PORT TOWNSEND — Jefferson County commissioners have approved a new one-tenth of 1 percent sales tax, which is expected to provide about $600,000 a year for affordable housing projects.
Although the ordinance approved unanimously Monday afternoon will go into effect Saturday, the tax won’t be collected until April 1.
The three county commissioners approved the new tax during the afternoon session of Monday’s meeting after they received more than a dozen written letters and listened to six verbal comments during the public hearing.
The new tax equates to $1 for every $1,000 spent.
The six verbal comments all expressed support of the tax, and while the written comments were not read aloud, the comments also primarily supported the tax with two opposed, said Philip Morley, county administrator.
Port Townsend retiree Julia Cochrane was one of the verbal callers.
While she lives on a fixed income and spends about $300 a month on taxable items, she supports the tax to assist with the housing crisis in the county.
“I support this totally, absolutely,” she said. “I think any piece of the puzzle that we can get in place will be excellent.
“I as a low-income senior will happily spend 30 cents to create a significant amount of money that will create housing.”
The state Legislature approved the new tax as a possible option for counties and cities.
The sales and use tax for affordable housing originally required voter approval, but under House Bill 1590, which was signed into law by Gov. Jay Inslee in March, the revenue source can be approved by a local legislative body with a simple majority vote, Morley said.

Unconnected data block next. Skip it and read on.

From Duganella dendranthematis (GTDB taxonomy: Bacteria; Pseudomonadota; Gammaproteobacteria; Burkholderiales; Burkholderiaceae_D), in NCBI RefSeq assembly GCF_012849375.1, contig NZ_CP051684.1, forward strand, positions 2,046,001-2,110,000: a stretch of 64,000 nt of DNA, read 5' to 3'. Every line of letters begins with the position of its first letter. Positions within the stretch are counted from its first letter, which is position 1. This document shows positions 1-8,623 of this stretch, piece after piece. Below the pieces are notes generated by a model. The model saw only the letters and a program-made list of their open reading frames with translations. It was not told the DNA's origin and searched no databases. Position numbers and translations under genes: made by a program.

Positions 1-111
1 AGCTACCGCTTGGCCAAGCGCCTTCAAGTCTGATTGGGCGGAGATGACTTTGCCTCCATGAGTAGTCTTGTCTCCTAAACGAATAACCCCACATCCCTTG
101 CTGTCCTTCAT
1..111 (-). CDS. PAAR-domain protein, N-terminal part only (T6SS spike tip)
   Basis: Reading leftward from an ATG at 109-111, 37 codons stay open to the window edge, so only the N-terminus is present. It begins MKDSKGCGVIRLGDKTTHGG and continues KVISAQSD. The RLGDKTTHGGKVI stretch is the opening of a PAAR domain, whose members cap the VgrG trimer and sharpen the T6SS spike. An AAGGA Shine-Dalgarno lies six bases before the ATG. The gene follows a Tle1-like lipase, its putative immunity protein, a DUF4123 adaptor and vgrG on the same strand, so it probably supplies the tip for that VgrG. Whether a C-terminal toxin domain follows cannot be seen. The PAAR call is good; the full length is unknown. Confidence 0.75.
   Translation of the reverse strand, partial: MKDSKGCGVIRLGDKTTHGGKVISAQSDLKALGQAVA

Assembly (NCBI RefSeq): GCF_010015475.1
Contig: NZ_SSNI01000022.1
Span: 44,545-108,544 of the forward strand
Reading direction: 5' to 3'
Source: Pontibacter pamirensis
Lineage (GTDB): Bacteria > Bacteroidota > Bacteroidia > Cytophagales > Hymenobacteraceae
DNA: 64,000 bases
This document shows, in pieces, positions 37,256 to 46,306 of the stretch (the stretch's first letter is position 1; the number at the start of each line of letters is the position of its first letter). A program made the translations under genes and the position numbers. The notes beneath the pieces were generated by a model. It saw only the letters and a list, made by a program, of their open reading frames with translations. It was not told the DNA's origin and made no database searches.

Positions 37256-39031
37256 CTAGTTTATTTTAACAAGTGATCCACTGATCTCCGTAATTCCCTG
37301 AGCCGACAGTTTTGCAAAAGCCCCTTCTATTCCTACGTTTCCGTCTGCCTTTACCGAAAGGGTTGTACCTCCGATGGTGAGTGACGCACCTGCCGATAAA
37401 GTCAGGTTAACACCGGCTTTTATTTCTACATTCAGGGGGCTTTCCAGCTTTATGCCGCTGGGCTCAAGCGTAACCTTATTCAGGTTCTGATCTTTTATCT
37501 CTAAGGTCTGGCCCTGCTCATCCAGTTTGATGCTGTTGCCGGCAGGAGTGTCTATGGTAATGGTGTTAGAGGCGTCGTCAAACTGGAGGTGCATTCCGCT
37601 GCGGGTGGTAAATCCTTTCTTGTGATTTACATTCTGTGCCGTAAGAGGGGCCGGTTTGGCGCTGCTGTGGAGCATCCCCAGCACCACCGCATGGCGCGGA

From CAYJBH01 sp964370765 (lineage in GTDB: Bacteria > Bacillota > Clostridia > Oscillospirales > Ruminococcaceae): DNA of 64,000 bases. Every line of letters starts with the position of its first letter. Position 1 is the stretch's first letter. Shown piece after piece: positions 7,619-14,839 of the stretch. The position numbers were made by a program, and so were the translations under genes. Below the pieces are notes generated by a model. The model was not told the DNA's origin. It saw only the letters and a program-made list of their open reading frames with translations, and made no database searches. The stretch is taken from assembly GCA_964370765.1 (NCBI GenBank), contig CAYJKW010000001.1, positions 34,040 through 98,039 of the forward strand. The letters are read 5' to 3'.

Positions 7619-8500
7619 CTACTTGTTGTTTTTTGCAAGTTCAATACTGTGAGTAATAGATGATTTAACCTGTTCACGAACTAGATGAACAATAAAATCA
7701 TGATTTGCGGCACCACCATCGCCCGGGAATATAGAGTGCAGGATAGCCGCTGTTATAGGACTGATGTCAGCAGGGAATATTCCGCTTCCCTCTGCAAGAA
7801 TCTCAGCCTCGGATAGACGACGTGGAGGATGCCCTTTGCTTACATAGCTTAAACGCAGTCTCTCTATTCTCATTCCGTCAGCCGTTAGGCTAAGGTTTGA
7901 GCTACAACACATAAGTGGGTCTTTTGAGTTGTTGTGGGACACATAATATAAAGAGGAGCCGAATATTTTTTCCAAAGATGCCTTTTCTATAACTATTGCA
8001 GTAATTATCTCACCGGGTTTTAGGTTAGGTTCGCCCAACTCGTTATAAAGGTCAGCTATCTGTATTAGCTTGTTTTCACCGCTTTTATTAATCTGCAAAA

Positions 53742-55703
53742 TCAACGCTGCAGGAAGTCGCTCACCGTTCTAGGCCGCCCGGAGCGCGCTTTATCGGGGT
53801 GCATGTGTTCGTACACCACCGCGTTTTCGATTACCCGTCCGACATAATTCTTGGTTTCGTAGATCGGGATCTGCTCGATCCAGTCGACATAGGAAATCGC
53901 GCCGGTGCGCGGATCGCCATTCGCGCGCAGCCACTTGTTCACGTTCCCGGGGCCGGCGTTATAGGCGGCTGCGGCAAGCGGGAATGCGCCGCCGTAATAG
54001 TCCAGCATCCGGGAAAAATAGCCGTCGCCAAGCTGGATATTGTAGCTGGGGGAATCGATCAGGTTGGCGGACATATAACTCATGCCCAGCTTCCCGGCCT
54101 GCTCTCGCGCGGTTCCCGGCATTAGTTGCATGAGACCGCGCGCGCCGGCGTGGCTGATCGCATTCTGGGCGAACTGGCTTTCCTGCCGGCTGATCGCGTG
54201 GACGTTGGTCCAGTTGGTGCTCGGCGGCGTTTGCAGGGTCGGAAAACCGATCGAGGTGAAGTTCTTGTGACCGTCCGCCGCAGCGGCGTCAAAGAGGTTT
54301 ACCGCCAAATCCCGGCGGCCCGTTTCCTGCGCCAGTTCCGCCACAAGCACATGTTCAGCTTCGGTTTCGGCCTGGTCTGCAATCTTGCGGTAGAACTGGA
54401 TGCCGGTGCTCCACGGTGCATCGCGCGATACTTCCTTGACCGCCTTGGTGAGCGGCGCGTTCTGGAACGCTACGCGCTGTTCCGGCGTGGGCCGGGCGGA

At least 60 percent of the revenue generated by the tax is required to go toward constructing affordable housing and facilities which provide housing services, constructing mental or behavioral health-related facilities, funding the operations and maintenance costs of new units of affordable housing and facilities where housing-related programs are provided or newly constructed evaluation and treatment centers, according to commission documents.
The services listed are for people living at or below 60 percent of the county median income who are either veterans, have a mental illness, are families with children who are homeless or at risk of being homeless, are an unaccompanied homeless youth or young adults, are persons with a disability or are domestic violence survivors, the documents said.
Through conversations with personnel from Olympic Community Action Programs (OlyCAP), Bayside Housing, Dove House, Habitat for Humanity for East Jefferson County and Peninsula Housing Authority, a strategy has been formed to potentially create six to 10 affordable housing units annually, Morley said.
In addition to the estimated $600,000 that the new tax will bring in annually, it will also open the door for potential matching grants and other partner funding, said Kate Dean, district 1 commissioner.
“We know the need is there,” Dean said. “This little pot of funding will allow us to compete for some of that additional funding and be a better partner to the housing providers.
“I am gratified that this funding comes with the requirement for capital expenditures for putting it into infrastructure, and I’m concerned we haven’t done enough of that,” she continued.
“I feel strongly that we need to move forward with this and that it is a fairly minor hit for folks who are just getting by.”
The new tax and Monday’s discussion can be viewed at tinyurl.com/PDN-HousingTax.
Jefferson County reporter Zach Jablonski can be reached at 360-385-2335, ext. 5, or at [email protected].